Important thing to consider is what are the biggest threats in electing Modi? One is people are electing him specifically as he is hindu right and because of hatred towards Muslims. On this front I have absolutely no doubt in my mind that majority of voters vote for him for economic development, barring few crazies and few regions where there have been fresh violence and polarization most of voters vote for him because they want to see development, prosperity, economic growth. They vote for him inspite of hindutva and not because of it. Otherwise the kind of demography we have in terms of the percentage of hindu voters, BJP would never have lost any election. But the fact is they hardly ever win it. And even this time also they are only barely winning it despite 10 years of absolute misgovernance and misrule by Congress. So I believe majority are decent.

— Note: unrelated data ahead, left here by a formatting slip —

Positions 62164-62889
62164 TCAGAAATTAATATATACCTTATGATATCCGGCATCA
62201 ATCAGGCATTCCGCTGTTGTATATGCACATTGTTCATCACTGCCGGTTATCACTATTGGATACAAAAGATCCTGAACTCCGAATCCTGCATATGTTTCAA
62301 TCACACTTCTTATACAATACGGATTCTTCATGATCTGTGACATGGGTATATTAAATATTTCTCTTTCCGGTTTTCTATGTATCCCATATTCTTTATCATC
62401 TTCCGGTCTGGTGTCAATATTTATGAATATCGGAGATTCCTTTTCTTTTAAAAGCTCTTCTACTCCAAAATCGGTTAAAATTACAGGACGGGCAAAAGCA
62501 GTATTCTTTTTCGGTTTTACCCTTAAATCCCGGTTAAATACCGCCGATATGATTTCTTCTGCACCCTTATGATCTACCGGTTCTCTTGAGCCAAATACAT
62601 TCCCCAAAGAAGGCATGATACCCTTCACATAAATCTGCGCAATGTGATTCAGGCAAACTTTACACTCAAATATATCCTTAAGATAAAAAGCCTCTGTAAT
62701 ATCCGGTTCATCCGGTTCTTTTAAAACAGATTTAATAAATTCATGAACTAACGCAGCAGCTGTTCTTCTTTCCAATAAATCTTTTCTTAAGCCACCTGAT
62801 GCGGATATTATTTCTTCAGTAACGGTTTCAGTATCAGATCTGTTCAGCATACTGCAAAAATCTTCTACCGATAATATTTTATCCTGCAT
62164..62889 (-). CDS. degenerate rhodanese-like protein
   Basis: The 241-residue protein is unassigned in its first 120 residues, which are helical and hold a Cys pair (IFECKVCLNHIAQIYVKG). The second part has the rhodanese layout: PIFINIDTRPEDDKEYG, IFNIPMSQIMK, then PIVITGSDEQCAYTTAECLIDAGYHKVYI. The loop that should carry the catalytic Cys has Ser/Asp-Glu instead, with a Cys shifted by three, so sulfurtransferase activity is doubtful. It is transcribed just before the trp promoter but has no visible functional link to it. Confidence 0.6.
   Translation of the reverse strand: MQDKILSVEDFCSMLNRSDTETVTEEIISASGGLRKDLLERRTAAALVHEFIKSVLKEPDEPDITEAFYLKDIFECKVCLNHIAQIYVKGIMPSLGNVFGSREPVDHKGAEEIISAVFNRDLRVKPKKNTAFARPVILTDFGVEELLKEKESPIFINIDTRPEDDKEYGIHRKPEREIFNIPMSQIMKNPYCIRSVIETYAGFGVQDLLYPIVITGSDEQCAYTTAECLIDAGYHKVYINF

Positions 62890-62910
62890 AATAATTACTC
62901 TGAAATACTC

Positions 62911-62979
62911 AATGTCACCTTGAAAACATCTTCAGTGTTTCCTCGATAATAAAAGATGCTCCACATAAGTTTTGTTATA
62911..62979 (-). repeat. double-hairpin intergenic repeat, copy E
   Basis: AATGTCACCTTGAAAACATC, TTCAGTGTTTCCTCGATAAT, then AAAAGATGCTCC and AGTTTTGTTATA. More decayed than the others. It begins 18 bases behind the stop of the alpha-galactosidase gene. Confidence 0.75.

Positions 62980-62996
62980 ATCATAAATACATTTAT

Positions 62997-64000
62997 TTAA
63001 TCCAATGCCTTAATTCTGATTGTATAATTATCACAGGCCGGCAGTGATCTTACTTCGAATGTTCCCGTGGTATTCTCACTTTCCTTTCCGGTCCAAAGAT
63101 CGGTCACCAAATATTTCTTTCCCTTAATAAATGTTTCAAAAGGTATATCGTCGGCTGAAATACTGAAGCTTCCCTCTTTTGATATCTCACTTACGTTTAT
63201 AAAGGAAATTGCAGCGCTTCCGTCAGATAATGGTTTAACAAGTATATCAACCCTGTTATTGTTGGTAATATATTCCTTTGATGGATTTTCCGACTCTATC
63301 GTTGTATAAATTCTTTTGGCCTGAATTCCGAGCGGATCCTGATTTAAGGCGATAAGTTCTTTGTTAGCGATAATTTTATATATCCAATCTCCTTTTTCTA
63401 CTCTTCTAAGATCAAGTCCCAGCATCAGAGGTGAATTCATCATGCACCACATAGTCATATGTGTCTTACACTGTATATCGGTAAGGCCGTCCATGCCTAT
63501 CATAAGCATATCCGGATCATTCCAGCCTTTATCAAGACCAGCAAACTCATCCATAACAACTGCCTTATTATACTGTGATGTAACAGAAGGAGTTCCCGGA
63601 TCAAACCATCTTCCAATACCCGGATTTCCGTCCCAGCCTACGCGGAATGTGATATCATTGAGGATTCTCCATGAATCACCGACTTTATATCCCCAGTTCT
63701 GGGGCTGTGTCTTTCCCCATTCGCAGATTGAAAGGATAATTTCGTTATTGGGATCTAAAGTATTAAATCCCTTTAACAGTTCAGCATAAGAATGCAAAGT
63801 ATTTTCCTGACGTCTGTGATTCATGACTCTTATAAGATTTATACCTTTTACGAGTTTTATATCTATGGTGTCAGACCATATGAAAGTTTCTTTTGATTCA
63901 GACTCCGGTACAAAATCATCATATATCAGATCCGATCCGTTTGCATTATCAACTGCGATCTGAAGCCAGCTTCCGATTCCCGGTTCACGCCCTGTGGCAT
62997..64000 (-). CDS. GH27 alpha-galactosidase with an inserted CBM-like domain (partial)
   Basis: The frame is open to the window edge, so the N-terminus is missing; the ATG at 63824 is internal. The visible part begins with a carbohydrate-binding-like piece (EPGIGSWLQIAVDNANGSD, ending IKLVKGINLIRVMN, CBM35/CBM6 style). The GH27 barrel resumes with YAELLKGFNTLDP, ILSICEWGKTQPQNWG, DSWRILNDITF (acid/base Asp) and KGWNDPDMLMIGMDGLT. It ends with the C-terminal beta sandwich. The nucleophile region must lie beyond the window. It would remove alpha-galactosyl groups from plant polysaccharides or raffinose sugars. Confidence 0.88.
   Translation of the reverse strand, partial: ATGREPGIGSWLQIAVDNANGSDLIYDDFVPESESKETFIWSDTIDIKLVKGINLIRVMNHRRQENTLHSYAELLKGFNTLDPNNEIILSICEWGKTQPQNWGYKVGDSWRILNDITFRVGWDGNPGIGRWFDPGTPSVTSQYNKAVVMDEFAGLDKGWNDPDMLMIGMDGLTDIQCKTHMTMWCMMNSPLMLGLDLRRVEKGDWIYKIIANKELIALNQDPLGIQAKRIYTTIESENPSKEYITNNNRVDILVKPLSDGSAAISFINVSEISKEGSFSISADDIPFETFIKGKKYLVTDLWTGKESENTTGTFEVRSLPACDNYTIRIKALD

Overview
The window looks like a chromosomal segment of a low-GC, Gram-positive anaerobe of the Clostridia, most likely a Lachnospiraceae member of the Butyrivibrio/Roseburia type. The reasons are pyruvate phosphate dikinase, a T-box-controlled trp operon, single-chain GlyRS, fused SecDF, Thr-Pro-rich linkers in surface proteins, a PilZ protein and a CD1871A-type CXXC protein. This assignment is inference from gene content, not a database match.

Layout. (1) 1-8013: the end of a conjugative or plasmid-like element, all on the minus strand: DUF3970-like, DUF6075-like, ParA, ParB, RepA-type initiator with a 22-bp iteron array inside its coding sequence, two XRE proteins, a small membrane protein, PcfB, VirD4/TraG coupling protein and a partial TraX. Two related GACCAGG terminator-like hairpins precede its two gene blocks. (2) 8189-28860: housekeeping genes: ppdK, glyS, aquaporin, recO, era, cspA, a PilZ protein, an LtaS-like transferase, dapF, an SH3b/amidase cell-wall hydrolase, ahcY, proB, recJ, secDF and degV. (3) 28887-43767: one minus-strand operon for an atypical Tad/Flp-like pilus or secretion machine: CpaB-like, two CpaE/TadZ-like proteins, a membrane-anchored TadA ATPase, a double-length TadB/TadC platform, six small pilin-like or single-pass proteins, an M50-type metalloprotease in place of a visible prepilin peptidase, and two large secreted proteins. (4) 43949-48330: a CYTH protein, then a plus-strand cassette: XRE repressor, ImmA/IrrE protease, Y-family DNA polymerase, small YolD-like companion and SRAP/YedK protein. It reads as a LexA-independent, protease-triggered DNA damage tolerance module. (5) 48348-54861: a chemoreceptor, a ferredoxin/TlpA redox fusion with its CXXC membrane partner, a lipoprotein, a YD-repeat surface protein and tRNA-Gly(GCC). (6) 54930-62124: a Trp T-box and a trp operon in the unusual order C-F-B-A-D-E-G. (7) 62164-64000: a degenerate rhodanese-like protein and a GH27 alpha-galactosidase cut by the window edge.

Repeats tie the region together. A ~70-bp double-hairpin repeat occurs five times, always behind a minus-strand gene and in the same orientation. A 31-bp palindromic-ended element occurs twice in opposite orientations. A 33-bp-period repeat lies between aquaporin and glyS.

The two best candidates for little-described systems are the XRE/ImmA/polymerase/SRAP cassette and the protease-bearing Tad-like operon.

Second threat is people might have good intention but after being elected Modi and his man might go crazy just like Akhilesh and his goons did in UP. People voted for young Akhilesh with hopes that he will be their Modi or Nitish. Growth rate will pick up and they will be able to held their head high in rest of India and have better life. But Akhilesh have given them non-stop misery, riots, misgovernance, law order gone to the dogs with his men raping and murdering people even, thousands of children dying of Japanese Encephalitis. Could this happen with Modi? I see no chance of this. The man is too smart to let there be widespread violence in his own rule, (yes, I know 2002, but things have changed now) especially now that there is so much scrutiny on him. People had apprehension about law and order under Akhilesh and he has proven their fears right and as a result I predict he will lose this and next election and people will not forgive him ever for it, unless of course BSP or Congress unleash even worse violence or worse governance. My point is Modi is too smart to realize that having violence under his watch now will be political suicide.